China’s consumer quality watchdog said that 35,000 metric tons of imported food products failed to pass quality inspections last year, up 325.2 percent year-on-year. Those products, coming from 82 countries and regions, had a total value of $56.54 million, up 135.5 percent year-on-year, the General Administration of Quality Supervision, Inspection and Quarantine said in a white paper…Full Article: China Daily July 2017

Key Point

  • According to the AQSIQ, the safety of China’s imported food can be characterized as “generally stable”, with violations primarily resulting from excessive additives, microbial contamination and substandard quality.

ChinaAg Comments

  • In January 2017, the Shanghai Food and Drug Administration detected excessive chlorpyrifos on a sample of celery sold at Shanghai Lotus store. The celery was supplied by the Shanghai Jiangqiao Wholesale Market. The agency also detected excessive enrofloxacin residue in two samples of freshwater fish being sold at Walmart’s Jiangqiao store. The fish was supplied by Shanghai Yize Trade. In addition, a sample of pastry flour from Shanghai Rifen Food was found to contain excessive cadmium while a sample of dried bean curd (aka tofu) from Shanghai Zhengbiao Bean was found to contain excessive aluminum residue.
  • In 2016, according to the director of Shanghai’s office for the campaign against intellectual property infringements and counterfeit goods, city officials reportedly shut down more than 60,000 unlicensed online food vendors.
  • In August 2016, China’s General Office of the State Council announced it would dispatch food inspectors to test provincial government food safety. The State Council noted it would also ask provincial governments to grade their food safety performance, while a final grade (3-tiered grading scale) will be issued by national inspectors.
  • In June 2016, the Shanghai Municipal Food and Drug Administration fined four companies over food safety violations. The food safety violations affected Jiuguang Department Store (e. coli in 20 packs of mustard green peas), (lead in preserved plums from Anhui Zhongjun), Shanghai Shenghua Food (sulfanilic amide in cooked chicken legs), and Shanghai Shaowansheng Food (bacteria in salted conch).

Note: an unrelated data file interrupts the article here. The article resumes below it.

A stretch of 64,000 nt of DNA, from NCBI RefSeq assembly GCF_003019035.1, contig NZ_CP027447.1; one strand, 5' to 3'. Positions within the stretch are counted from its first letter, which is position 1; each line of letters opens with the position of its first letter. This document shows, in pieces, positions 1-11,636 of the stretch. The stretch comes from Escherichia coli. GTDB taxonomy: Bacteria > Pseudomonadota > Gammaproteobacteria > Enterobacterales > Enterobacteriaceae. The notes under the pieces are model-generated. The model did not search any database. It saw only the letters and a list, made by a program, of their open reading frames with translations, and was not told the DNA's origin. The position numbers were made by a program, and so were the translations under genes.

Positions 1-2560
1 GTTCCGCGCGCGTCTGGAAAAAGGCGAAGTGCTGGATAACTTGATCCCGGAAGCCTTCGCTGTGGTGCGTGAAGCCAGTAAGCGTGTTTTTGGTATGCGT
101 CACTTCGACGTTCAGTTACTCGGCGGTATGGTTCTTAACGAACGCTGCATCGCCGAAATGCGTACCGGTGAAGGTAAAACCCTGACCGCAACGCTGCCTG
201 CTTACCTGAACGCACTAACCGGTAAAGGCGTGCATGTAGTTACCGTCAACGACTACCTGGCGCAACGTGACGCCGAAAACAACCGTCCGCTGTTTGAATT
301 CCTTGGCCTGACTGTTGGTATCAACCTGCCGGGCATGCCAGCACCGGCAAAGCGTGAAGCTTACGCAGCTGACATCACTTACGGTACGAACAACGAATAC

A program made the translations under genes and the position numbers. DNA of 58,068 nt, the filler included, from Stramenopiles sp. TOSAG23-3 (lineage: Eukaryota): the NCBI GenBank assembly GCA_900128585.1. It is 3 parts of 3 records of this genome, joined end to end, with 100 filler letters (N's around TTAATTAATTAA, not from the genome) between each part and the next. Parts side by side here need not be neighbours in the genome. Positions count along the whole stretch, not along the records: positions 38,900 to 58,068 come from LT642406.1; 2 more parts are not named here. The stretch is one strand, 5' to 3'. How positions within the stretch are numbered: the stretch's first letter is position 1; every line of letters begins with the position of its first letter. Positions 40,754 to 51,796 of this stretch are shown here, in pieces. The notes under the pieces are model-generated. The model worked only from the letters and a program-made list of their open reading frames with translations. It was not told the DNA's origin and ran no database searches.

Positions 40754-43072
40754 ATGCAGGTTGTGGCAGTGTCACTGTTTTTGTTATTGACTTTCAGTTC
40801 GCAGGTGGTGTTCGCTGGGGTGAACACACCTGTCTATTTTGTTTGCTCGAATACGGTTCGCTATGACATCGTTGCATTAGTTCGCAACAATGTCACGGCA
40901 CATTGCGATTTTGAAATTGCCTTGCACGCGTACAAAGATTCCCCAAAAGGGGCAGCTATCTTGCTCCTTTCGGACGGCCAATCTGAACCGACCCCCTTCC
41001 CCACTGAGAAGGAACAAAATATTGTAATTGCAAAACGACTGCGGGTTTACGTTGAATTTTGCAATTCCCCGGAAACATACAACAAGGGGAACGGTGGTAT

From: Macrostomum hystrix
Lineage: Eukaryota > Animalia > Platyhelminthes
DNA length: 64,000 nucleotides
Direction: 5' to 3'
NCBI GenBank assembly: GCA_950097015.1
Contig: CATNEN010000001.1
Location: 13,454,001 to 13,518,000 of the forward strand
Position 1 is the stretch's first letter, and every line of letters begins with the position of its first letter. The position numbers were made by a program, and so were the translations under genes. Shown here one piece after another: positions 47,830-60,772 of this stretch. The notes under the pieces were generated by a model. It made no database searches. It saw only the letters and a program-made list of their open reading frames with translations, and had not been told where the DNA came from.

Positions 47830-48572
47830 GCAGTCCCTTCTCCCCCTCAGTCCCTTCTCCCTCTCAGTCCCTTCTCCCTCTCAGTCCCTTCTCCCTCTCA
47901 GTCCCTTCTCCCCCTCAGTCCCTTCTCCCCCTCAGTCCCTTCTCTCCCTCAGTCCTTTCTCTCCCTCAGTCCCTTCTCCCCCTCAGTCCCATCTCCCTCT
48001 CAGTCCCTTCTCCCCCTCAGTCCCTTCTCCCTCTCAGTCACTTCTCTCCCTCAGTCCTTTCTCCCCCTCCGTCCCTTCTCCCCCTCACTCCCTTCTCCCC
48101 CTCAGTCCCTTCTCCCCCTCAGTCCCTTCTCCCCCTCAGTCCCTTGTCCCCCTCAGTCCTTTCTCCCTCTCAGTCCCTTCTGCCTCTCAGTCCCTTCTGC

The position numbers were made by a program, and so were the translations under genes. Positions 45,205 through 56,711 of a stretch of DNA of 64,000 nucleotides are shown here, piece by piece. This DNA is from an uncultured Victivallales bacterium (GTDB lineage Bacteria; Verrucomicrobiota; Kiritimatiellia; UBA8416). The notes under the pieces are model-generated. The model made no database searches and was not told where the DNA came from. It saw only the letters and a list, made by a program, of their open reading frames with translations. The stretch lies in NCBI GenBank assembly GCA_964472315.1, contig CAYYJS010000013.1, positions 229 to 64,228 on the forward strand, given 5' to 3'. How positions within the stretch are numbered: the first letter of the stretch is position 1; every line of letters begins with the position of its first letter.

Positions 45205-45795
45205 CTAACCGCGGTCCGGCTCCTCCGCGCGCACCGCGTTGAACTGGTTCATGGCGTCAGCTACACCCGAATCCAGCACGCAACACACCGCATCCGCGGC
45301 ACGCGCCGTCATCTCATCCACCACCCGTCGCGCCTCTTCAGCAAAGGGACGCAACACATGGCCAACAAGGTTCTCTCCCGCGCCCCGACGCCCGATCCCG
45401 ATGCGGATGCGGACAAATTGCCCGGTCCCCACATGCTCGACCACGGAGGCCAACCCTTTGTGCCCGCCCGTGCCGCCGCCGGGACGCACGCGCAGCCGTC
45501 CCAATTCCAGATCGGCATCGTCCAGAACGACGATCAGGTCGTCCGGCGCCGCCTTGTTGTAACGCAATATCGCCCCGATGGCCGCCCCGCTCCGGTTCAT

• In 2015, China had 770,000 public complaints pertaining to food and medicine (a 37% increase from 2014). Approximately 50% of the food and medicine violations in China were discovered via “public tip-offs.” The majority of the complaints stemmed from companies selling their products online from WeChat and other mobile phone applications. Complaints included operating without a license, substandard products, fake products, false advertising, and poor product labeling.
  • In October 2015, new Chinese laws regulating the production and distribution of infant formula powder came into effect. These laws include instituting a new registration system, production certificates (valid for 5 years), and imported infant formula must have certify its origin. According to a Chinese dairy expert, the new law will help regulate infant formula prices and limit the number of products a company can market.
  • In May 2015, the standing Committee of China’s National People’s Congress (NPC) passed a new food safety law would go into effect on 1 October 2015. The new law stipulated that infant formula producers must register their powdered milk formula with China’s food and drug regulator. In addition, the law has increased fines and punishments for producers who add inedible substances to their products as well as suppliers who sell illegal substances to producers.
  • In July 2014, Shanghai Husi, a division of US-based OSI Group LLC, was found to have sold expired meat to McDonald’s, Pizza Hut, Papa John’s, Seven-Eleven and FamilyMart (Japan-based convenience store).
  • In June 2014, Vietnam notified China that fruit and vegetable imports from Guangxi, Yunnan and Shanghai contained excessive amounts of pesticide residue.
  • In May 2013, farmers in Shandong province were found to be using an illegal and highly toxic pesticide to grow ginger. One result was that Vietnam stepped up ginger inspections even though it does not undergo food safety tests since import volumes are generally so low.
  • In 2012, aldicarb (used to control nematodes and insect pests) was suspected in the deaths of 13 people in Anhui province after they reportedly ate cucumbers laced with the pesticide. During the same year, apple producers in Shandong province were accused of wrapping apples in pesticide-coated paper to maintain its appearance.

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